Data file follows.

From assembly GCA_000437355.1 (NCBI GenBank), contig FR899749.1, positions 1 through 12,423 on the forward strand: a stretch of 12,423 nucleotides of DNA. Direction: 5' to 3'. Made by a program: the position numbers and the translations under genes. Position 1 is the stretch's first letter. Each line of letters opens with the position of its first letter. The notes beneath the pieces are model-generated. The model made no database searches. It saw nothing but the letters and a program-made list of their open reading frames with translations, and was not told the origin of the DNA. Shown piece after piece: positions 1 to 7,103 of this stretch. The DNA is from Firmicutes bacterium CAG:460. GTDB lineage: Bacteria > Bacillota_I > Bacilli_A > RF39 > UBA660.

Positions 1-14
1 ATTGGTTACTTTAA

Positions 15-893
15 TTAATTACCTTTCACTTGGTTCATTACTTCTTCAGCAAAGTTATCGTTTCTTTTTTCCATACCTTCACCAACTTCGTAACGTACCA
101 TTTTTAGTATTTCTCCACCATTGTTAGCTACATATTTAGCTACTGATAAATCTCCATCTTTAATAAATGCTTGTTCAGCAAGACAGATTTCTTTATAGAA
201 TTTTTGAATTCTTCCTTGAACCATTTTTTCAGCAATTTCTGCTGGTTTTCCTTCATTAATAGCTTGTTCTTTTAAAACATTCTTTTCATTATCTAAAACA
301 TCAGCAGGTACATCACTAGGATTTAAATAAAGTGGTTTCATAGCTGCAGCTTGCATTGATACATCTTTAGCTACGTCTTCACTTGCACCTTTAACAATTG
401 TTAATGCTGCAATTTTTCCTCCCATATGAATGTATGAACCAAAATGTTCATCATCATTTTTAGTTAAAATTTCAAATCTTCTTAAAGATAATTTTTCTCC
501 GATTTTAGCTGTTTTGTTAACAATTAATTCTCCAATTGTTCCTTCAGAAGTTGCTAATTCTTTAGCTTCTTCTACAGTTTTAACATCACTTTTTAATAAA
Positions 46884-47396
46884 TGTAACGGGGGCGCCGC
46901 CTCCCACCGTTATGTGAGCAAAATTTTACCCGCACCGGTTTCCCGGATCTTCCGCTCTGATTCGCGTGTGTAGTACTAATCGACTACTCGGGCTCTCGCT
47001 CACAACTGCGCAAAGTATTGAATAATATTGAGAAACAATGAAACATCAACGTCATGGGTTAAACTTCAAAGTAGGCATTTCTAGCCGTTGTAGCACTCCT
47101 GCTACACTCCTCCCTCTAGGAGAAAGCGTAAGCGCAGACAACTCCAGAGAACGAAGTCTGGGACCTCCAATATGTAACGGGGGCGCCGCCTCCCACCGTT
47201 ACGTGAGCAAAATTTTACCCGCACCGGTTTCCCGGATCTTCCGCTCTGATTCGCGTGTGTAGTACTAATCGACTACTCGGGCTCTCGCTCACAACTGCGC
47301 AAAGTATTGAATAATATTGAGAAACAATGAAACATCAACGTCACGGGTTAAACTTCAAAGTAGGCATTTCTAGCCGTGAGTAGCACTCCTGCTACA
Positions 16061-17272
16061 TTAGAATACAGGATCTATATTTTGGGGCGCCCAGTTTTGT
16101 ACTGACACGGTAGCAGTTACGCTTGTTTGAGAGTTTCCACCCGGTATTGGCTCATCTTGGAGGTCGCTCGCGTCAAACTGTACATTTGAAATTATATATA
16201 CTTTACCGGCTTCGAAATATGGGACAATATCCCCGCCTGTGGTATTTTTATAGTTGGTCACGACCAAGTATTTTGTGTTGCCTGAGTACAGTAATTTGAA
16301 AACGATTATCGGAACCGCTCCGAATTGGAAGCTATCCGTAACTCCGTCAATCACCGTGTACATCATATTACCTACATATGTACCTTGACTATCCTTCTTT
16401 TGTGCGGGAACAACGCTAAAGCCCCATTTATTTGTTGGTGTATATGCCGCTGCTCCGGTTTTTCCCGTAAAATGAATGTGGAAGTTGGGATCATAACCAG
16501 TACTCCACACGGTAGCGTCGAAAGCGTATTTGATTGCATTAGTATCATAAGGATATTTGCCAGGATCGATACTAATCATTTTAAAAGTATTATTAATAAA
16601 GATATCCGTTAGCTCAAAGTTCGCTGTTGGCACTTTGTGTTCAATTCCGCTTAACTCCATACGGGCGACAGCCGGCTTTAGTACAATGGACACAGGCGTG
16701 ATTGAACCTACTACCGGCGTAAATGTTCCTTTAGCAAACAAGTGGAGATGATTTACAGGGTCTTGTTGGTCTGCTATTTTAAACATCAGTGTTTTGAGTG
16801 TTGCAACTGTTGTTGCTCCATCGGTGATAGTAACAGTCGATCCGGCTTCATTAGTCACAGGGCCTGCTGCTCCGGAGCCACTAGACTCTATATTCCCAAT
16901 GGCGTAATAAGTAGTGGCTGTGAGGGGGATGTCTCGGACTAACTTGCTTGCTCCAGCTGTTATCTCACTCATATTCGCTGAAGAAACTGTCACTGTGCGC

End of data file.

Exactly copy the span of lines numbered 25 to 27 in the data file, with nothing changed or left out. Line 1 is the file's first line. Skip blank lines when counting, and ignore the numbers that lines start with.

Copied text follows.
16601 GATATCCGTTAGCTCAAAGTTCGCTGTTGGCACTTTGTGTTCAATTCCGCTTAACTCCATACGGGCGACAGCCGGCTTTAGTACAATGGACACAGGCGTG
16701 ATTGAACCTACTACCGGCGTAAATGTTCCTTTAGCAAACAAGTGGAGATGATTTACAGGGTCTTGTTGGTCTGCTATTTTAAACATCAGTGTTTTGAGTG
16801 TTGCAACTGTTGTTGCTCCATCGGTGATAGTAACAGTCGATCCGGCTTCATTAGTCACAGGGCCTGCTGCTCCGGAGCCACTAGACTCTATATTCCCAAT